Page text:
Morrissette says abuse prevention can save pain, money and lives
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Published: 20-May-2009

From CapitolBeatOK Staff Report

Children's advocates from across the state came together with public officials at the State Capitol on Wednesday for an in-depth discussion on working together to prevent child abuse in Oklahoma.

The lunch discussion, moderated by Rep. Richard Morrissette, an Oklahoma City Democrat, featured Oklahoma County District Attorney David Prater, who argued that being "tough on crime" must include strong programs aimed at prevention – especially when children are involved.

"The legislature has historically passed bills that are promoted as being 'tough on crime.' However, in my experience there are many cases where solving the problem does not mean incarceration, but intervention and prevention," stated Prater.

"There are some situations – like child abuse – that we can't incarcerate our way out of.  We have to stop it before it starts, for the sake of our children."

Rep. Morrissette, who has been a vocal advocate for reform in Oklahoma's child welfare system, stated that he wanted to bring together people from different fields to see what solutions would be most effective.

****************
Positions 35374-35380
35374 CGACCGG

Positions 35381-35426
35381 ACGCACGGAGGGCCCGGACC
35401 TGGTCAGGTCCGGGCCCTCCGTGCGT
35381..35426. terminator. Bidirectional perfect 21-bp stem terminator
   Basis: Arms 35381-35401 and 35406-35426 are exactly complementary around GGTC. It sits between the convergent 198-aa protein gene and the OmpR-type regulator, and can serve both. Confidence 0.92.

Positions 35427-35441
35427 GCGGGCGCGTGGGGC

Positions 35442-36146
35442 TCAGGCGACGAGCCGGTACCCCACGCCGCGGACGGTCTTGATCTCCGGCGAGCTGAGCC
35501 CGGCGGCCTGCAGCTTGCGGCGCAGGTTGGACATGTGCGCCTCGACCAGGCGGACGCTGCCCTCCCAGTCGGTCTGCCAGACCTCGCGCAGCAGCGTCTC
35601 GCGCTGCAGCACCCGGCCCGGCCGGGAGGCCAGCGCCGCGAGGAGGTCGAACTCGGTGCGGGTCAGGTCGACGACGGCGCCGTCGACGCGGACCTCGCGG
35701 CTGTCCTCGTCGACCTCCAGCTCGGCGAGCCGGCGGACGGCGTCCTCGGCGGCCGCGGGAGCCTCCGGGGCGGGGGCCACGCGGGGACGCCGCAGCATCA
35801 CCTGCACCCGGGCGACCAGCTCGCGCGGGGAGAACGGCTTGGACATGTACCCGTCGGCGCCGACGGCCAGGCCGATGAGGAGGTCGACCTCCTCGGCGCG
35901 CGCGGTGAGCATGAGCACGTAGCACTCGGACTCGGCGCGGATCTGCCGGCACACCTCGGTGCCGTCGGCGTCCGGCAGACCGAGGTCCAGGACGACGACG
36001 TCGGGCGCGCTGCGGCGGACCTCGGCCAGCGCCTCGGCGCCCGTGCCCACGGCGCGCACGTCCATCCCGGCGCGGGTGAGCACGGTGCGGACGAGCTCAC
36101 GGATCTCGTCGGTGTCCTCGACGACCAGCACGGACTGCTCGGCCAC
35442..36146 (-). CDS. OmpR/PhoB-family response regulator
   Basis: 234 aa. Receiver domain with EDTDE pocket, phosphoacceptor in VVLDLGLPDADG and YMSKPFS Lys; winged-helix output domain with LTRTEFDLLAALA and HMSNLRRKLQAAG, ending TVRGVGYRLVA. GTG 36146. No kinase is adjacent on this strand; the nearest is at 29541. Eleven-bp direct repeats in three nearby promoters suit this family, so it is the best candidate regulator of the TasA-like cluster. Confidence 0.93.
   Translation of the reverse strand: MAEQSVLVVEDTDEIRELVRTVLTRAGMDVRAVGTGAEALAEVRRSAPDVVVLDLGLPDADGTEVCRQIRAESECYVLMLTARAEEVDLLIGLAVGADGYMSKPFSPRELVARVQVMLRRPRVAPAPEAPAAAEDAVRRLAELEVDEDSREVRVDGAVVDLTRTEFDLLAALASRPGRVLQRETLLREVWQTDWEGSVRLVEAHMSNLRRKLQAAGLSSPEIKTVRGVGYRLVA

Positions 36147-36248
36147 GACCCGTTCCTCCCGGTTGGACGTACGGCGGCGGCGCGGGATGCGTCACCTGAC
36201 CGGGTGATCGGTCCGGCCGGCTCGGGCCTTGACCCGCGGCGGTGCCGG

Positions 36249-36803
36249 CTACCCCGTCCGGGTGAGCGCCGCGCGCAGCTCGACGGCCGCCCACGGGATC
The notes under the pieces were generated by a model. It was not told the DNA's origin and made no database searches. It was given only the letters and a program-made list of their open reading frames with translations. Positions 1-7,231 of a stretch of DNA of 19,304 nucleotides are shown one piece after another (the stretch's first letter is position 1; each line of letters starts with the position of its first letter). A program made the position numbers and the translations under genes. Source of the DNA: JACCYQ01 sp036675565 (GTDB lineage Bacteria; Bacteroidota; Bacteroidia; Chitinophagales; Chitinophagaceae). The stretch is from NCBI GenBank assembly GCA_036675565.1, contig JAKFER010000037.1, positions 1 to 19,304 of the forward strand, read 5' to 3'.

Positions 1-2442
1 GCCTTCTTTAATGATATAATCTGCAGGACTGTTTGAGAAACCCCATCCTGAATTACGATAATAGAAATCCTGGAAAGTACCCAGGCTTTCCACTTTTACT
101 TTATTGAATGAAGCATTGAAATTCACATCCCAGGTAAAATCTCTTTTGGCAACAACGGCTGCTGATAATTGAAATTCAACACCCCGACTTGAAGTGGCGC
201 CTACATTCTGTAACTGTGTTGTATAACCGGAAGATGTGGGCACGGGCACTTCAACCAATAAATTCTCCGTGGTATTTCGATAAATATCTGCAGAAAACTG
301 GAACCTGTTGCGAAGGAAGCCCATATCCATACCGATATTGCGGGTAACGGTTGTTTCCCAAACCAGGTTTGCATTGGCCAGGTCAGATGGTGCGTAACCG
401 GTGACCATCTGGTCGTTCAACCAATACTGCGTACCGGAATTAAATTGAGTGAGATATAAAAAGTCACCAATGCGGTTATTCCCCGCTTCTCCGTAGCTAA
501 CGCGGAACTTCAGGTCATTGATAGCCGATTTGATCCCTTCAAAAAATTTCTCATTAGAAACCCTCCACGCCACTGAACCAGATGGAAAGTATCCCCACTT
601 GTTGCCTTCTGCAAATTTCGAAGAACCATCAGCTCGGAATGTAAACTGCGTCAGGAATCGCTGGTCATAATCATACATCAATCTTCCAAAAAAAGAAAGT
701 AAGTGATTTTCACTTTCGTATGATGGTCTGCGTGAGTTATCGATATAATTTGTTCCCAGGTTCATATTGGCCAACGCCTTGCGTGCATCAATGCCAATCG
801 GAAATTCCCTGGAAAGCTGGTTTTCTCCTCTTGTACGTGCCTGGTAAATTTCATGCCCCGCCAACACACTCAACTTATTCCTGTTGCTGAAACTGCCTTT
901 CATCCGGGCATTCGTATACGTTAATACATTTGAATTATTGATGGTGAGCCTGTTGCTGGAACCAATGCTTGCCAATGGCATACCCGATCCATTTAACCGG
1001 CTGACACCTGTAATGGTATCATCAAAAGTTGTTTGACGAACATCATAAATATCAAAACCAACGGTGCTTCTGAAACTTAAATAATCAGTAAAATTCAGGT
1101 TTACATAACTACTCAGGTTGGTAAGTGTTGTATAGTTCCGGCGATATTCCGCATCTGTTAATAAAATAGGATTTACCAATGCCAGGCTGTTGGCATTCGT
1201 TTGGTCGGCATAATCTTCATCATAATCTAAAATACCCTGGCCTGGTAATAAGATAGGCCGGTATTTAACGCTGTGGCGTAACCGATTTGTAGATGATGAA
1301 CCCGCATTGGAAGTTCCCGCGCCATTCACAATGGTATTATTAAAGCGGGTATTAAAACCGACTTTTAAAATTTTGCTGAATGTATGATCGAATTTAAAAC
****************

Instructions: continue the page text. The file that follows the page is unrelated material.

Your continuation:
"Right now, we in the legislature are failing our children," he said.  "We're not going to come up with the answers by ourselves.  We have to be talking openly with the people on the front lines of this problem, whether in law enforcement or health care.  That's the only way we're going to inject new ideas into our legislative solutions."

During the discussion, several ideas were presented on how to best prevent child abuse, from one-on-one sessions with parents of newborns, to improving literacy.

"One way the legislature can aid these prevention efforts is with proper funding to create incubators for these ideas to grow," added Rep. Morrissette.

Prater stated that these dollars are an investment in our state's future. "Every dollar we put in prevention now pays great dividends down the road, whether in reduced incarceration costs, reduced unemployment and disability payments or simply in the number of lives we can save," Prater said.

Morrissette concluded, "I'm grateful to all the legislators and advocates who came out, but especially to Mr. Prater, who added a valuable perspective to the conversation."

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